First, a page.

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When do I use an interface as opposed to using class inheritance?

I was curious, being somewhat new to OOP, as to when it is more appropriate to use blueprint interfaces as opposed to class inheritance for duplicated functionality?

I understand the interfaces are great for applying function A on car, frog and rock classes. But if these classes had a common parent, wouldn’t that it be better to implement function A in the parent than using an interface?

Is inheritance really only appropriate when you need function A implemented on extremely different classes that would never allow for a common parent?

Thanks!

If these classes had a common parent…thats the point. You could put everything in a base class “Object” but that would make the base class bigger and bigger and most of the time you might have methods that do not realy apply to the base class or your inheritance tree is huge. The interface is a elegant way around it. Its a contract that if an object implements an interface it has the methods defined in the interface. Even Objects that don’t share the same base classes can have the same methods if they implement the same interface.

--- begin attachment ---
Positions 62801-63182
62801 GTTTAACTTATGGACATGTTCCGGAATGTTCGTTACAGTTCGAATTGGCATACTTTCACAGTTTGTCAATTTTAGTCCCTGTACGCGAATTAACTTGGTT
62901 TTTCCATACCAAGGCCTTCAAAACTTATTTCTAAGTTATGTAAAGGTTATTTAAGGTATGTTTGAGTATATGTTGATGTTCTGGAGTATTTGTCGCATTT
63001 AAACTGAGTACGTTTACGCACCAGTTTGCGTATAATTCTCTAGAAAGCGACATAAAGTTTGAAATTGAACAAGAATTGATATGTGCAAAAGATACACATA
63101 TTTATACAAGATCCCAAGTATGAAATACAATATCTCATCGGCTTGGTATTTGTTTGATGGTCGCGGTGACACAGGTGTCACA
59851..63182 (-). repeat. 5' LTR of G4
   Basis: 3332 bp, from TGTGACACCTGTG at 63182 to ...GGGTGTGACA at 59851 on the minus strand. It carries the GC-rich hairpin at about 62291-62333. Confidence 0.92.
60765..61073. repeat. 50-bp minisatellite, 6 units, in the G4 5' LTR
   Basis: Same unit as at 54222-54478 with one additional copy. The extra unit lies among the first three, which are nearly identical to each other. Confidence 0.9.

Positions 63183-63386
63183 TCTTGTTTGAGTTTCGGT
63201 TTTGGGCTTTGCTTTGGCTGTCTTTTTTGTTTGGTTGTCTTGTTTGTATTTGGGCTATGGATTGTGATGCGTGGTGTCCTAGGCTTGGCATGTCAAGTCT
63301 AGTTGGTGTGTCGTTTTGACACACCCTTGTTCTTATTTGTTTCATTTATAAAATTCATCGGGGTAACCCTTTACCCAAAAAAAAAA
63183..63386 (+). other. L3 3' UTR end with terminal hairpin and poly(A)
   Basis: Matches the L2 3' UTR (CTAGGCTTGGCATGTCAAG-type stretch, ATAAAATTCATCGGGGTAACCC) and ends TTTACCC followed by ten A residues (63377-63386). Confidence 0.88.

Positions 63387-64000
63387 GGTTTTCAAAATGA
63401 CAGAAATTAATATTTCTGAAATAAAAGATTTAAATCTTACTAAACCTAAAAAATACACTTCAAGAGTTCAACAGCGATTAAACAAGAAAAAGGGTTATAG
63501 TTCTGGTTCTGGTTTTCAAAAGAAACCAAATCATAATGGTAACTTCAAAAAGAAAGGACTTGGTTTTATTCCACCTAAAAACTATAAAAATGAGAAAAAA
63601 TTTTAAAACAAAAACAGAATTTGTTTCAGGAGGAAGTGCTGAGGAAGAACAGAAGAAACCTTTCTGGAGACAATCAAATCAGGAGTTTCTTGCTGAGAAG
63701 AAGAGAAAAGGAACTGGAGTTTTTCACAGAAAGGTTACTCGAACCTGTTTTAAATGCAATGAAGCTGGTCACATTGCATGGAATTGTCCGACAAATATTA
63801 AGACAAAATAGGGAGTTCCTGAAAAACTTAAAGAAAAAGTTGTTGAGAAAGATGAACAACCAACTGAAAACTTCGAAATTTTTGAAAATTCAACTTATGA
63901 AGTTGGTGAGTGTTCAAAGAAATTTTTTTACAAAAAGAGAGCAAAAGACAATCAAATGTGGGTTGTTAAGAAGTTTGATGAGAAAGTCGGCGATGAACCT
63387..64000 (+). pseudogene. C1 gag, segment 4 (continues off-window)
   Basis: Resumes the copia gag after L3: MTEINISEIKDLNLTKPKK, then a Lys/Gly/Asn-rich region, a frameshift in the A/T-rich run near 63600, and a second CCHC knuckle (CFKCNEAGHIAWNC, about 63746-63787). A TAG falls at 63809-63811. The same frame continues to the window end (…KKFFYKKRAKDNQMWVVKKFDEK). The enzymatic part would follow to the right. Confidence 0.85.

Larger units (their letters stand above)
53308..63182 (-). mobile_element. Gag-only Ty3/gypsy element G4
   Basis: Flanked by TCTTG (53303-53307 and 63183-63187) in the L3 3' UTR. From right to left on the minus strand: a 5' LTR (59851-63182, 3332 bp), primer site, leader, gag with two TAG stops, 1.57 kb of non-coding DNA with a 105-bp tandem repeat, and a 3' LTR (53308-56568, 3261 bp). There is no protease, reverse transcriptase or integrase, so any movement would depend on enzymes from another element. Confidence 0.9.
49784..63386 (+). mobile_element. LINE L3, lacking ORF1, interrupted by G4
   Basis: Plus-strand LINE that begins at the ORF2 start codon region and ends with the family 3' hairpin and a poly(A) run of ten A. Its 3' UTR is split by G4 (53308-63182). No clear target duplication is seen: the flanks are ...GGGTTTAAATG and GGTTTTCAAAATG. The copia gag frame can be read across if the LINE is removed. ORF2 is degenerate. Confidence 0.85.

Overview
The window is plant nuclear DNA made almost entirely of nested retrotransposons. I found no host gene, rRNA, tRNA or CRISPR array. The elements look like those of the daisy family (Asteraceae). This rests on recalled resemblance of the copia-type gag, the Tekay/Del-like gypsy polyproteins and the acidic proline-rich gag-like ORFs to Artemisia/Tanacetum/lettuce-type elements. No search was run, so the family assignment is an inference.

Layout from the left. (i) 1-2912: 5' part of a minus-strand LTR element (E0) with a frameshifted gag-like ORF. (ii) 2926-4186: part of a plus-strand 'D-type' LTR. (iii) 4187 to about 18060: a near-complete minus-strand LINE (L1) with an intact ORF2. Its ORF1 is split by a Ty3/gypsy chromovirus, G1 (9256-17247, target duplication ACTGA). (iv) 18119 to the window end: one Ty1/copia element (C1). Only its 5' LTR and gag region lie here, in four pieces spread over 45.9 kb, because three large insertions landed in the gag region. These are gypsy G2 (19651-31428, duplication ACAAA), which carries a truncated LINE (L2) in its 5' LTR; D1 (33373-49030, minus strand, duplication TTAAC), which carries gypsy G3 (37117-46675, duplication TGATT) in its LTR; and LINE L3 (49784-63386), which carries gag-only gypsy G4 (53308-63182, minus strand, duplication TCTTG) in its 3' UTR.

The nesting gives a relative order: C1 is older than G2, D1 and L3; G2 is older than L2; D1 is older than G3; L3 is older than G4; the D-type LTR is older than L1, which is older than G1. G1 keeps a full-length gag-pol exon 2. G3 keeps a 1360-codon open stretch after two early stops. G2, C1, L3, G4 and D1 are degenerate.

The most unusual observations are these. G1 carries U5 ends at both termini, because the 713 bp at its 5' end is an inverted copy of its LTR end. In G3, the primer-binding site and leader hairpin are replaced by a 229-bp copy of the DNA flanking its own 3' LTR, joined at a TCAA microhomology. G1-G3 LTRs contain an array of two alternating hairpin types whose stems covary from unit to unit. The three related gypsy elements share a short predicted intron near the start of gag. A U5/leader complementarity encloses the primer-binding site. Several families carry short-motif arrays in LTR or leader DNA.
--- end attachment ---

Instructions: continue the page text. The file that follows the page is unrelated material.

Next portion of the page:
But sure, you can do the same with inheritance and it is up to you to choose.

So really i should be focusing on keeping classes specific as much as possible.

I’ve also noticed that interfaces are used to communicate between blueprints - is this the ideal method for this purpose? Or is it better to simply have an instance of the class object in a blueprint with the specific variables made public?

Thanks again for your time, big clarification.

Interfaces are when you want very different objecst that are in different hierarchy to communicate. A good example is my IUsable interface. You could want a actor in the map to be usable, or a player, or a door, but a Usable class is not good, becouse you also need to inherit from others. So the IUsable interface allows very different objects that are very different classes to share the Use function in common so they can communicate with the player.

Thanks again, that’s a great example.